Adult male African savanna elephants, also known as bulls, are the largest land animals on Earth. They can grow up to 13 feet (4 meters) tall and weigh up to 14,000 pounds (6,350 kilograms).
Bulls have large, curved tusks that can grow up to 6 feet (1.8 meters) long. These tusks are used for digging, fighting, and defending themselves.
Bulls have thick, wrinkled skin that protects them from predators and the elements. Their skin is also home to a variety of parasites, including ticks, flies, and maggots.
Bulls have large, floppy ears that help them to stay cool in the hot African sun. Their ears also help them to communicate with other elephants.
Bulls have long, muscular trunks that they use for breathing, smelling, drinking, and picking up objects. Their trunks are very sensitive and can even pick up a single blade of grass.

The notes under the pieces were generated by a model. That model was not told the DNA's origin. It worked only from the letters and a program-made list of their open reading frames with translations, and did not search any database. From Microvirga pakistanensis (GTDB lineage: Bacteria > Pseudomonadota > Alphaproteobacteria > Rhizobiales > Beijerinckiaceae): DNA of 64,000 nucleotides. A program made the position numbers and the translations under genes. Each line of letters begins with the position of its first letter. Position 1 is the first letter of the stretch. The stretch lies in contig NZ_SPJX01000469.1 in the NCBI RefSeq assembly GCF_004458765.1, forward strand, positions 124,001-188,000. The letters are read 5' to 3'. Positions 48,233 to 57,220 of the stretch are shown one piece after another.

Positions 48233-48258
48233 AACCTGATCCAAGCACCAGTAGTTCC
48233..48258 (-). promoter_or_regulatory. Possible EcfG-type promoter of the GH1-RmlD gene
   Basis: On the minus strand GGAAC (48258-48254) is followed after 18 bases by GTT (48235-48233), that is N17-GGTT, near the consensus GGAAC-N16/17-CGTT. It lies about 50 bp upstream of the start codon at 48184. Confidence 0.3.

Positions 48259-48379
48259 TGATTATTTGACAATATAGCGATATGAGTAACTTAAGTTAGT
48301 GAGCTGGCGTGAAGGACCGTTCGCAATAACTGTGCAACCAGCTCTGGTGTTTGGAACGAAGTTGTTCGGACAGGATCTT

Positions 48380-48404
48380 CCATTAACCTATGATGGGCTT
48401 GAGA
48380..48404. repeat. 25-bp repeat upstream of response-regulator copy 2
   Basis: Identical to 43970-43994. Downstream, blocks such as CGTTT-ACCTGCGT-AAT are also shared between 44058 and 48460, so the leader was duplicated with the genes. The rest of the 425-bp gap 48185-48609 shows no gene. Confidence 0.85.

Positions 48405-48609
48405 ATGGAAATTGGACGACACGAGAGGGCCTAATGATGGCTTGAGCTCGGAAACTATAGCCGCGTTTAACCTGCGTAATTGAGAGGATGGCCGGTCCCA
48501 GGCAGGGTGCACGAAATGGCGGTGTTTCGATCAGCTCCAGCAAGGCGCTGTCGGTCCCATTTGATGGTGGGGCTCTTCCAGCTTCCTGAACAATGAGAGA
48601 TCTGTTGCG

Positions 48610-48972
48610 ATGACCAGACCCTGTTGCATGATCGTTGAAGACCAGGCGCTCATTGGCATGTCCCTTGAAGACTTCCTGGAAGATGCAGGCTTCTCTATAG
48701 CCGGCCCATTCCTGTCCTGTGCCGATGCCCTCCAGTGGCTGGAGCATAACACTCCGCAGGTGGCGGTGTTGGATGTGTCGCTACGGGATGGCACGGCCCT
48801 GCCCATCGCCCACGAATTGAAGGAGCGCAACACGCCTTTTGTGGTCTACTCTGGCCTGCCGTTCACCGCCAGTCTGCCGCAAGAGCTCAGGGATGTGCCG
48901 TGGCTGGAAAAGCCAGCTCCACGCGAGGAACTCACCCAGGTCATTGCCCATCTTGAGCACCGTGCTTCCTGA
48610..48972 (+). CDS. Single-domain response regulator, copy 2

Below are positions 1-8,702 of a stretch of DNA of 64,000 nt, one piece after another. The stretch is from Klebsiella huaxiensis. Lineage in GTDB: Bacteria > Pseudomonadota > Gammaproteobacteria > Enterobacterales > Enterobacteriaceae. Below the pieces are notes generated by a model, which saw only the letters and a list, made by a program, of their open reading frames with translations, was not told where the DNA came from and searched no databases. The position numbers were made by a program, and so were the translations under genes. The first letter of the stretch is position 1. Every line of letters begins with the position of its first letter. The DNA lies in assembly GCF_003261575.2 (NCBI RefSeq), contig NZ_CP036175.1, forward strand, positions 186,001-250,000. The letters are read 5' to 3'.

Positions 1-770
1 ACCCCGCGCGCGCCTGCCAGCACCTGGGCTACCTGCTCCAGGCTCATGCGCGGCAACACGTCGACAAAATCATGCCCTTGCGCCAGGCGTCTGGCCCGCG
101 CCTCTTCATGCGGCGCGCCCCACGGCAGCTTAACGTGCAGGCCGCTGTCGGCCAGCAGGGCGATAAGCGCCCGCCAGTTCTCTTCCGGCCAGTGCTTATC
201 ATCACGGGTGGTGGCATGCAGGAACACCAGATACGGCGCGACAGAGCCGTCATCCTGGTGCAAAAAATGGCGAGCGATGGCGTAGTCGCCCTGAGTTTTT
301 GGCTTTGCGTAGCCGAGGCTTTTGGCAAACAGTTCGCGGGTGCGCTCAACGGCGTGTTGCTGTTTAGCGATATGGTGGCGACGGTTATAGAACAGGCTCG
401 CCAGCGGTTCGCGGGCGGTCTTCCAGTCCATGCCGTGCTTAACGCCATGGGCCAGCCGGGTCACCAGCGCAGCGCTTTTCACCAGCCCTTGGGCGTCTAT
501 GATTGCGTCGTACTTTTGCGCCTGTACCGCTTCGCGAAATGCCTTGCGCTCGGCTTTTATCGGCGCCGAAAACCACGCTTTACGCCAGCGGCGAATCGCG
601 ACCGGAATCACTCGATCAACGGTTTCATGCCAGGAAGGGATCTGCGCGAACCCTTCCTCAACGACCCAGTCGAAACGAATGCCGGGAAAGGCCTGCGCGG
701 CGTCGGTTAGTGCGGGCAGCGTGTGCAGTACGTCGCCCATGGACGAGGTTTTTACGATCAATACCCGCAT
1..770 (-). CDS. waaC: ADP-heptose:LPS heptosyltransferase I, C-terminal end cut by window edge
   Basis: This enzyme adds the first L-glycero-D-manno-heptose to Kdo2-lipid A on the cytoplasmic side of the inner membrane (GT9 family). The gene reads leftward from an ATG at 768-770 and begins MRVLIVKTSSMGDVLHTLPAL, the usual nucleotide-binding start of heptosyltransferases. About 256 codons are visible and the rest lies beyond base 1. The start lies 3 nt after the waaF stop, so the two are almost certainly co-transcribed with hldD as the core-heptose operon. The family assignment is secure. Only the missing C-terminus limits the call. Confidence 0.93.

Bulls are social animals that live in herds of up to 100 elephants. Herds are matriarchal, meaning that they are led by the oldest female elephant.
Bulls compete for the right to mate with females. They do this by fighting, trumpeting, and showing off their tusks.
Bulls do not play a major role in raising calves. This is the job of the female elephants in the herd.
Bulls are herbivores, which means that they eat plants. They eat a variety of grasses, leaves, fruits, and bark.
Bulls are an important part of the African ecosystem. They help to disperse seeds and they also play a role in controlling the population of other animals.